React eschews models that have any attached functionality. The “model” for a react app is usually anemic — just a bare set of properties with no methods attached.

type Slide = {
  selected: boolean;
  embeds: Embed[];
  text: string;
};

type Embed = {
  src: URI;
  top: number;
  left: number;
};

This is exacerbated, or even further codified, by Relay and GraphQL where you fetch properties from the server and render them directly (note: Relay and GraphQL are truly revolutionary and amazing technologies by allowing data fetching to be declarative and driven by the client).

If you need to perform operations against your data, you’d just call plain old functions to do that.

function Slide(props: Slide): ReactNode {
  const videos = pullVideos(props.embeds);
  ...
}

Let me pause here and say that this is often all you need for your app. I’ve built apps in the hundreds of thousands of lines that were worked on by dozens of developers, all with anemic models and it worked great. YAGNI.

When, however, do anemic models become a problem? A few things have to start to be true:

  1. Most of the logic for mutating your model lives client side rather than server side
  2. You have many models which need to vary their behavior according to some type information. This usually manifests when your anemic models start to carry type or __type fields in them and you use that to alter behavior in functions.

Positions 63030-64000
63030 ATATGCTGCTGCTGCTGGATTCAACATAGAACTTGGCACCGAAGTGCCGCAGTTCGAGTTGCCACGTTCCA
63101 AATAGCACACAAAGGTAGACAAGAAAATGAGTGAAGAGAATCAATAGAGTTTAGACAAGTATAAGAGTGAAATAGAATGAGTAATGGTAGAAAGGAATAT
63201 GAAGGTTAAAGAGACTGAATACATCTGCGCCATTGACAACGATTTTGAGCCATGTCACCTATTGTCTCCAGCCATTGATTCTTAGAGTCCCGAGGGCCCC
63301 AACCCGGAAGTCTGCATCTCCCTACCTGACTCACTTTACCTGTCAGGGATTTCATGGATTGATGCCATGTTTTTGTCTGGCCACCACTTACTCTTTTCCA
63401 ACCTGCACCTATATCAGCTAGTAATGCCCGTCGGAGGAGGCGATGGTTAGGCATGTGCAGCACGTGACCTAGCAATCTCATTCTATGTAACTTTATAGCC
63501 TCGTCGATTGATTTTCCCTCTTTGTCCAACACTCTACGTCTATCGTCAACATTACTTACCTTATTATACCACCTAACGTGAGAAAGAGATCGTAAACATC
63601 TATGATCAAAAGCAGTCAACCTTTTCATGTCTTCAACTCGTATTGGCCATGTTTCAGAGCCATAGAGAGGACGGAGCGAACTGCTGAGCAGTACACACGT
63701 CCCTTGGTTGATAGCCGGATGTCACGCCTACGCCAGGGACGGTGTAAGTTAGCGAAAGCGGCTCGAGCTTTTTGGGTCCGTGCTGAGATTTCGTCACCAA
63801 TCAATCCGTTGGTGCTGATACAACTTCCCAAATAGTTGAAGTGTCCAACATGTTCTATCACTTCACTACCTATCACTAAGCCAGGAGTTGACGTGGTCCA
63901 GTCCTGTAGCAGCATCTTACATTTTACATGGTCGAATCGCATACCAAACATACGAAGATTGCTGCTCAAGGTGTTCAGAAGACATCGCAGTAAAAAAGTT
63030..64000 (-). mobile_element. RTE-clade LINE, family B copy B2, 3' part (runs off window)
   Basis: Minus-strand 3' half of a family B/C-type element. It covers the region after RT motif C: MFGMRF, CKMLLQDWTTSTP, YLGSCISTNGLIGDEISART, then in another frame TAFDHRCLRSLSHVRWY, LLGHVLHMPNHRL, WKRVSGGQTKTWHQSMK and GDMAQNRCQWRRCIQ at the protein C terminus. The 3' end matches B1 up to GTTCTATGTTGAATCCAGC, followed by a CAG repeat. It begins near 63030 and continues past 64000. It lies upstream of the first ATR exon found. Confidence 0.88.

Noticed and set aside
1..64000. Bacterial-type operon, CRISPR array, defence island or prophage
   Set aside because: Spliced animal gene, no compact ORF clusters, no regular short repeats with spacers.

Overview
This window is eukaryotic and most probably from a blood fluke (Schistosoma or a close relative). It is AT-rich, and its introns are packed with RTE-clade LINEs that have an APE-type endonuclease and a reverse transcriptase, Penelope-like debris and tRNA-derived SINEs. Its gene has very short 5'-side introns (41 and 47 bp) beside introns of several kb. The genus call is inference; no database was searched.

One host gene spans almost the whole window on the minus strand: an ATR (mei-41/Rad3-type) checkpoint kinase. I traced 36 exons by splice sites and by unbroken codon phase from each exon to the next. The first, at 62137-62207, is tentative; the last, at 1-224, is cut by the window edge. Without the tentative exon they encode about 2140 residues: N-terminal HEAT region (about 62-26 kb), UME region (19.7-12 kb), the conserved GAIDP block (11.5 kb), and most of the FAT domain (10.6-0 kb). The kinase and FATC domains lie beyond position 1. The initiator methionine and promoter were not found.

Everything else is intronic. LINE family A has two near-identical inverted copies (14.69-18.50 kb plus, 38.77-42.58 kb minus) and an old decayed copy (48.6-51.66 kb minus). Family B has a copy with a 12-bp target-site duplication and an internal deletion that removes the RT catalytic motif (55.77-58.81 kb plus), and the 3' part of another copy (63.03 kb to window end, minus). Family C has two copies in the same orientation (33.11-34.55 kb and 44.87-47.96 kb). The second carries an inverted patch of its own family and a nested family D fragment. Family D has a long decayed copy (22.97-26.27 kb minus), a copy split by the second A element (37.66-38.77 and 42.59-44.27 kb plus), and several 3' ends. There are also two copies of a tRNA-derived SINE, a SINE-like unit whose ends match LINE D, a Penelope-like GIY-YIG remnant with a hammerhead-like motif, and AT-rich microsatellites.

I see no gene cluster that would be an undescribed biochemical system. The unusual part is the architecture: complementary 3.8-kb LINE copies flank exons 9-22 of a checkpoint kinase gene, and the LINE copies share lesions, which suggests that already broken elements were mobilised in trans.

3. Your model is open for extension by others

Here’s an example where an anemic model could star to become problematic — when we want to start extending our presentation builder with new types of slides.

type Slide =
  | {
      type: 'markdown_slide';
      selected: boolean;
      text: string;
    }
  | {
      type: 'standard_slide';
      embed: Embed;
      text: TextBox[];
    };

function pullVideos(s: Slide) {
  switch (s.type) {
    case 'markdown_slide':
      return pullVideosFromMarkdown(s);
    case 'standard_slide':
      return s.embeds.filter((e) => e.type === 'video');
  }
}

Of course we can add new types of slides, get compile errors because the switches are not exhaustive and then open the functions up to decide what to add or move to a default case.

This lack of colocation of functionality for new types can be problematic when it comes to organizing your code and especially when it comes to allowing third parties to extend your code — they’ll need to modify your core functions. The common expression problem.

You could of course get more clever and write “type function providers” that allows third party extensions without modifying existing code as well as co-locating functions with type names. E.g.,

provideFunctionsForType('markdown_slide', {
  pullVideos(s: MarkdownSlide) {
    ...
  }
  renderText(s: MarkdownSlide) {
    ...
  }
});

but at this point, aren’t you just re-inventing classes?

And how would you even introduce a domain model / classes with with behavior into a React app? Where in the React world we expect all of our props to be immutable and classes are often contrary to that concept. Even further — how do you hydrate such a model when using libraries like Relay to pull data?

The first thing we need to address is immutability. How do we make a domain model which is immutable or, for all appearances, has the properties of being immutable?

To do that, we need to address Missing Mutation Primitives.